Mom reads this blog, so she might be smiling by now at how much she affected me in this part of life. Her efficiency really rubbed off on me, though!

Stick to the Perimeter

I don’t know about you, but I prefer being on the edge of a crowd instead of in the centre of it. There’s something comforting to me about knowing that I could quietly slip out a side door if I needed a few minutes of peace and quiet before wandering back into the event or building. In fact, simply having this available to me as an option makes it unnecessary for me to take a breather from the crowd in many cases.

It’s also nice to see who you meet on the perimeter of a party. While I don’t have any scientific data to back this up, it’s been my experience that you’ll meet a lot of likeminded people on the edges. Folks who love the energy of a crowd and want to be the centre of attention tend to wiggle into the centre of the room and more-or-less stay there.

People who aren’t so enamoured with that experience tend to congregate on the perimeter. They’re exactly who I want to start a conversation with once I’ve figured out who they are. As much as I love watching the life of the party do his or her thing, it’s nice to find kindred spirits when I’m feeling a little overwhelmed or want to find my footing in a conversation.

Find a Distraction

This is where I’m going to appear to contradict myself. One of the best things about people who thrive in big crowds is that they can be incredibly entertaining if you’re looking for a distraction.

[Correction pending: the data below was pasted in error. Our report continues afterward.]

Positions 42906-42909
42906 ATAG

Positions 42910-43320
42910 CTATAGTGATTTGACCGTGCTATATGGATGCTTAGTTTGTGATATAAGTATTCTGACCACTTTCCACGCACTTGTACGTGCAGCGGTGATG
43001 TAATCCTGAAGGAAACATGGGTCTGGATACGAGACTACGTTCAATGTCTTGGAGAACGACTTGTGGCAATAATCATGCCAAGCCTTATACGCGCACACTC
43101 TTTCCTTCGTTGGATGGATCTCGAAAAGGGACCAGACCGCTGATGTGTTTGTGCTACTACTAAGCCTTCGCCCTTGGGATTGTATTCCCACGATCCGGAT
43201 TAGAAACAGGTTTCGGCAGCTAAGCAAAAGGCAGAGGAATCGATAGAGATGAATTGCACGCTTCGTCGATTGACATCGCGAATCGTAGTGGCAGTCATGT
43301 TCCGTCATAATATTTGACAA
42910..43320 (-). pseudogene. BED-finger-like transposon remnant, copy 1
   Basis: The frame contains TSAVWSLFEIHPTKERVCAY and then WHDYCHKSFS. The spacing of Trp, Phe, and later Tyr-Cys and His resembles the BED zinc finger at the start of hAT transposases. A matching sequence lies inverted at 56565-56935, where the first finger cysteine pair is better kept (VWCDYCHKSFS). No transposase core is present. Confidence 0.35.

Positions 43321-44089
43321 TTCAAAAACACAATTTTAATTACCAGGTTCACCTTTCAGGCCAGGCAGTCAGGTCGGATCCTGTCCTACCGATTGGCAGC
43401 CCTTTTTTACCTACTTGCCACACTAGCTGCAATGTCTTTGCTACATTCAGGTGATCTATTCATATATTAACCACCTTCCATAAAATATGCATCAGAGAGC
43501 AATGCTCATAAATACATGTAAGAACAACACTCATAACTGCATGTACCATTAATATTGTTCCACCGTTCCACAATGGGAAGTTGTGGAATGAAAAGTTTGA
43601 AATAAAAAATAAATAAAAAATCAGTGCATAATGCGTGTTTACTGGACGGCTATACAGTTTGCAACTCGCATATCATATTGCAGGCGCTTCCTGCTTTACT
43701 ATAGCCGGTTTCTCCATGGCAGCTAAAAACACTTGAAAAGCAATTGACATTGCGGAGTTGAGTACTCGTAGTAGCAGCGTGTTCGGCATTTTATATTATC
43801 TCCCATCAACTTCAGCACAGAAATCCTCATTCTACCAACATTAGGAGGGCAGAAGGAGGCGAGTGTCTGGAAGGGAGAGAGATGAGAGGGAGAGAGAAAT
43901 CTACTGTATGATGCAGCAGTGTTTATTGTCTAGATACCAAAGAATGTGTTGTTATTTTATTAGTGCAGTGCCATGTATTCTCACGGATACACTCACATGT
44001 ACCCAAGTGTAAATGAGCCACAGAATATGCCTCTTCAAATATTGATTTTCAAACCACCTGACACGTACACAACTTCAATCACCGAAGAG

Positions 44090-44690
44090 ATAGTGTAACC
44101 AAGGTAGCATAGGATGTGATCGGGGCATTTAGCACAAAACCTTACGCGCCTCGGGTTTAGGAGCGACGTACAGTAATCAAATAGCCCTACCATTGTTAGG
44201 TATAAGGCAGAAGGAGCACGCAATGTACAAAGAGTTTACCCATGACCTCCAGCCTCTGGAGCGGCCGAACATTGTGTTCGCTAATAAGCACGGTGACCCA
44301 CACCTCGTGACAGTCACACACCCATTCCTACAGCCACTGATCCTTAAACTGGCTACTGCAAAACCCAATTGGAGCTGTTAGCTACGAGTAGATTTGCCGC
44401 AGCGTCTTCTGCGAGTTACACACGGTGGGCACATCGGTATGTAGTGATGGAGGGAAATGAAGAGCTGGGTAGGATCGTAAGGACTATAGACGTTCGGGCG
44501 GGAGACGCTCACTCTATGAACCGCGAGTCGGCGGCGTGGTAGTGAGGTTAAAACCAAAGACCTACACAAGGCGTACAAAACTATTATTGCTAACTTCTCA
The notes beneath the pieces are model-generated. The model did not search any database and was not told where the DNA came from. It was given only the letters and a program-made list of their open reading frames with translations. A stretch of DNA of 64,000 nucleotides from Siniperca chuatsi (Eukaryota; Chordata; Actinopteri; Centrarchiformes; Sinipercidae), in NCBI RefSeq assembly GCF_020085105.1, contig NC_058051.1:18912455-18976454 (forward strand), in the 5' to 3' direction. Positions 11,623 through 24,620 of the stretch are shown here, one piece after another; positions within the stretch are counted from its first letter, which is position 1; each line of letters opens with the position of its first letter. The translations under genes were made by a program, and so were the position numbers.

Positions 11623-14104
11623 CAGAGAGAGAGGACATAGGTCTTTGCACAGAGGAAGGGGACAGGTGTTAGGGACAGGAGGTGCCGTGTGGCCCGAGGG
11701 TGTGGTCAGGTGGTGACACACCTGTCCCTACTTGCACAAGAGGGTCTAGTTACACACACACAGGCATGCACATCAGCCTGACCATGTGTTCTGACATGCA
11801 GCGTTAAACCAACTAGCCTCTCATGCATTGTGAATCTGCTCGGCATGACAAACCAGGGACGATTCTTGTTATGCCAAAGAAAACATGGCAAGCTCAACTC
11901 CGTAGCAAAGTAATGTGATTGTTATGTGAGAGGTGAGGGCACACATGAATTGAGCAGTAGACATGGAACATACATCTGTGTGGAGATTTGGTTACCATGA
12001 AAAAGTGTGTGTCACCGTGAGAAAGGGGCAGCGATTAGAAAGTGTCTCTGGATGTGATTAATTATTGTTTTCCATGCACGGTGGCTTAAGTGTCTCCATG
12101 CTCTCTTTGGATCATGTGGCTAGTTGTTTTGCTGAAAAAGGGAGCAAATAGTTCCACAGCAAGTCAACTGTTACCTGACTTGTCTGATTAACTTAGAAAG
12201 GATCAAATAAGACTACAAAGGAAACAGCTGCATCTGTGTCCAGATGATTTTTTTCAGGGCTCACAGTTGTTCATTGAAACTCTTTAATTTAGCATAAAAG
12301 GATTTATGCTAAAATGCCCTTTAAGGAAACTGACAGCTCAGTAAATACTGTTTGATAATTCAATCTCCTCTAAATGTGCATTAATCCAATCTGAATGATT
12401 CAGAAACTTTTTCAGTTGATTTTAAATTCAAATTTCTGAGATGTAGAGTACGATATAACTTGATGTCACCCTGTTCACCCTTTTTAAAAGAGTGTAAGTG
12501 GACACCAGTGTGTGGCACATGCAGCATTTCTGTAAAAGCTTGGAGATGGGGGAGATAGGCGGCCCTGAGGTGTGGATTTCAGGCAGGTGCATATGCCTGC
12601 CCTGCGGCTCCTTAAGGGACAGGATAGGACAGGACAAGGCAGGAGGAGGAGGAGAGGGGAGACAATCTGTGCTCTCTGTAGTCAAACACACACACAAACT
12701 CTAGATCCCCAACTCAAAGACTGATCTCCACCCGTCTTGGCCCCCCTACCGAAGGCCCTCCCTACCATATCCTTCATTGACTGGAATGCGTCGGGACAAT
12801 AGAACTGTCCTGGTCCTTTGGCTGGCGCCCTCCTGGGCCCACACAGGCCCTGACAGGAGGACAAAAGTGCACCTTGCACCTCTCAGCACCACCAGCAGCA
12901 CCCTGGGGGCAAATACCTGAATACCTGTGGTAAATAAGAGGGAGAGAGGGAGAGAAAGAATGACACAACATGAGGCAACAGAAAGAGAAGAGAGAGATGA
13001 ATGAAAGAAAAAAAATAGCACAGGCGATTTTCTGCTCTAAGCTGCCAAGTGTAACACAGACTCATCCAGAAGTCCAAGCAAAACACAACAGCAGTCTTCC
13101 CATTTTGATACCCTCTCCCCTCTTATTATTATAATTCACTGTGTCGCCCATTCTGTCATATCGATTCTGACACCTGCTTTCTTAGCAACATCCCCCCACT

While I wouldn’t necessarily want to follow them around all day every day, I really appreciate it when they spontaneously start organizing a few rounds of karaoke at a party or amusing bored children with a game or story while sitting in a food court.

They have such a wildly different approach to large crowds that I can’t help but to be fascinated by how their minds work. Would they feel as out of place in a quiet room as I do in a loud one? I’d bet they just might!

If there aren’t any interesting people to observe, I’ve also distracted myself by spotting animals* or by counting the number of people who are wearing an article of clothing that’s a specific colour. There is always something to occupy your mind if you pay attention to everyone around you.

*This is Toronto, after all. Dogs are welcomed nearly everywhere. Sometimes you’ll see a cat, snake, rabbit, or parrot being carried around as well, and this doesn’t even begin to count all of the wild birds in this city who have been known to wander around on the subway, at the library, or in other indoor places.

Be Patient

Anything from walking to the other side of the room to getting a specific goal accomplished will almost certainly take longer than they would if you were in a less busy place.

Breathe. Remain mindful.

Don’t try to tamp down your thoughts. Lots of other people there probably feel a little irritated or overwhelmed as well. Even if you’re literally the only person in the room who feels this way, it is still much better to acknowledge those emotions than to hide them.

Be patient.

It will be okay.